Project leader Stanley Zammit, a clinical lecturer in
psychological medicine at the University, said the
findings could be "hugely important" for public health.
He said: "If cannabis does indeed increase the risk of
developing schizophrenia, then you could potentially
prevent hundreds of people getting the mental illness if
cannabis was not available in the population."
Dr Zammit and his team won the Bupa Foundation
Epidemiology Award and have presented with a cheque for
£10,000 at a ceremony at Lincoln's Inn in London.
The vice-chairman of the foundation, which funds medical
research, Andrew Vallance-Owen, said: "This is a key piece
of research that sheds light on cannabis and a mental
illness that blights the lives of one in one hundred of
"The findings are thought provoking not only for those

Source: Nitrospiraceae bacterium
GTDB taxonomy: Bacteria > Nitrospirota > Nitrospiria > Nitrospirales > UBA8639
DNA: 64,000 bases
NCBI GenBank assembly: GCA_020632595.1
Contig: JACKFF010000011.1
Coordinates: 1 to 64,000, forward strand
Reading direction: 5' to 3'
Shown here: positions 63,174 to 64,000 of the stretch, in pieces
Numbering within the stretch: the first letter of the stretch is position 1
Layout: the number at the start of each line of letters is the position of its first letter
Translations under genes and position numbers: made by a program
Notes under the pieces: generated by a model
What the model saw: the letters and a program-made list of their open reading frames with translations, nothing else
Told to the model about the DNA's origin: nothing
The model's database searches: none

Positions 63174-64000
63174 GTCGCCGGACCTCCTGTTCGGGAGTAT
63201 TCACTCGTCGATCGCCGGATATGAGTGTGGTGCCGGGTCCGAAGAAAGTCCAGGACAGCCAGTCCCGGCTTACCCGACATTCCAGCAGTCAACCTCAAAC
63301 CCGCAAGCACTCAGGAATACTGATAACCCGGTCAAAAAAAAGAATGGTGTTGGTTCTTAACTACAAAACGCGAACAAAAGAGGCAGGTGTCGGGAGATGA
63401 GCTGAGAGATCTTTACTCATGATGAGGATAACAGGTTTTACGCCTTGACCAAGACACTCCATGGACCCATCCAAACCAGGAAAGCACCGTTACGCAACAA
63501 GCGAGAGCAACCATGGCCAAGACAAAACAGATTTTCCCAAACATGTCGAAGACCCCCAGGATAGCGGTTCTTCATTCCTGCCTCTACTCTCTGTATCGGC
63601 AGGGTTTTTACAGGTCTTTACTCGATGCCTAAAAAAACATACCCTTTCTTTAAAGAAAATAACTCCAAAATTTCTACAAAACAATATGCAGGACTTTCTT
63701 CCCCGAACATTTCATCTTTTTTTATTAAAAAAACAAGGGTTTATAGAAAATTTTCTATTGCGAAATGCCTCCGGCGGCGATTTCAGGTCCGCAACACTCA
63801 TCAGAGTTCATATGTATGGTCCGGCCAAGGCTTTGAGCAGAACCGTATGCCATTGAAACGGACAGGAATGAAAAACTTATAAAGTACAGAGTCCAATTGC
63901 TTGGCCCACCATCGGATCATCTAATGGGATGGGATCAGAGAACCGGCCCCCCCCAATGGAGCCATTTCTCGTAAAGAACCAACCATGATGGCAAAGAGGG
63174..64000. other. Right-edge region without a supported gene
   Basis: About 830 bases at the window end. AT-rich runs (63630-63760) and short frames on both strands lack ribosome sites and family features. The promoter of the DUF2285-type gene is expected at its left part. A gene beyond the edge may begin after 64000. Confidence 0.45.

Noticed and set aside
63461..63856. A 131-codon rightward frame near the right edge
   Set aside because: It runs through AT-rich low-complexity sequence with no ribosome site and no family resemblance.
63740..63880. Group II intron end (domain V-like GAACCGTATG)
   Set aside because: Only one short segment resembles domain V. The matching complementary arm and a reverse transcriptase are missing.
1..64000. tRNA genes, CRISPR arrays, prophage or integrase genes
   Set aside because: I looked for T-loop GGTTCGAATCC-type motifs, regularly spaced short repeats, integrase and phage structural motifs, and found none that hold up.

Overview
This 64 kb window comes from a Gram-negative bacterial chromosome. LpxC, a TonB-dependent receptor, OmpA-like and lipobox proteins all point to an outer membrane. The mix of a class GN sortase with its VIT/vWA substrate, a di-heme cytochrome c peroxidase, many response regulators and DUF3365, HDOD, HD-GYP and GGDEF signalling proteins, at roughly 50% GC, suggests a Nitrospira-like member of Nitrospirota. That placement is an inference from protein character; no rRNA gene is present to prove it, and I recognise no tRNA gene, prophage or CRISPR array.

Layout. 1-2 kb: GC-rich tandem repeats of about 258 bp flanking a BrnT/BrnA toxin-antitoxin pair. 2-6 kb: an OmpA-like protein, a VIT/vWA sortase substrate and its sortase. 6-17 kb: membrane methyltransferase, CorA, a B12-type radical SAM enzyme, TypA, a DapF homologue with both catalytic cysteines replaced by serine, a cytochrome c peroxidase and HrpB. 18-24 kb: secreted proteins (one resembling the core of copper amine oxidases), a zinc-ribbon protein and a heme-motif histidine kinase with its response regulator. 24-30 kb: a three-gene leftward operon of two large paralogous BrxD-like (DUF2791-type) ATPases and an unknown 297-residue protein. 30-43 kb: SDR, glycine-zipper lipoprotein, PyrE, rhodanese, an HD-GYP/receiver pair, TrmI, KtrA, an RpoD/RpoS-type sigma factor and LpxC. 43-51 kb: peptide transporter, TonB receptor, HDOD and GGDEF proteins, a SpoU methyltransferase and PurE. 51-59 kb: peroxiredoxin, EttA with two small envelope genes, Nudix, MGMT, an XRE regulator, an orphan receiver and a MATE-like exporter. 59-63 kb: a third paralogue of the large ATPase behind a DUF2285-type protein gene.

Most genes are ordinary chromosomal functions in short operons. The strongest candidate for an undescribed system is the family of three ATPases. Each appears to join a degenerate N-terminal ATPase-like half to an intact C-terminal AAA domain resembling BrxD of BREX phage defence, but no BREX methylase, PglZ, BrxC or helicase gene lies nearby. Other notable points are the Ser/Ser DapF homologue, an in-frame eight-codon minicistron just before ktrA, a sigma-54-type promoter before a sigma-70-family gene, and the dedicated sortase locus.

people who suffer from schizophrenia, but for everyone,
and will spark widespread debate."
The UK government downgraded cannabis from a Class B to a
Class C drug in January 2004 after advice from the
Advisory Council on the Misuse of Drugs.
But ministers said earlier this year the decision may be
reviewed after studies linked the drug to mental illness.
In March 2005 researchers in New Zealand released the
results of a study which claimed smoking cannabis
virtually doubled the risk of developing mental illnesses
such as schizophrenia.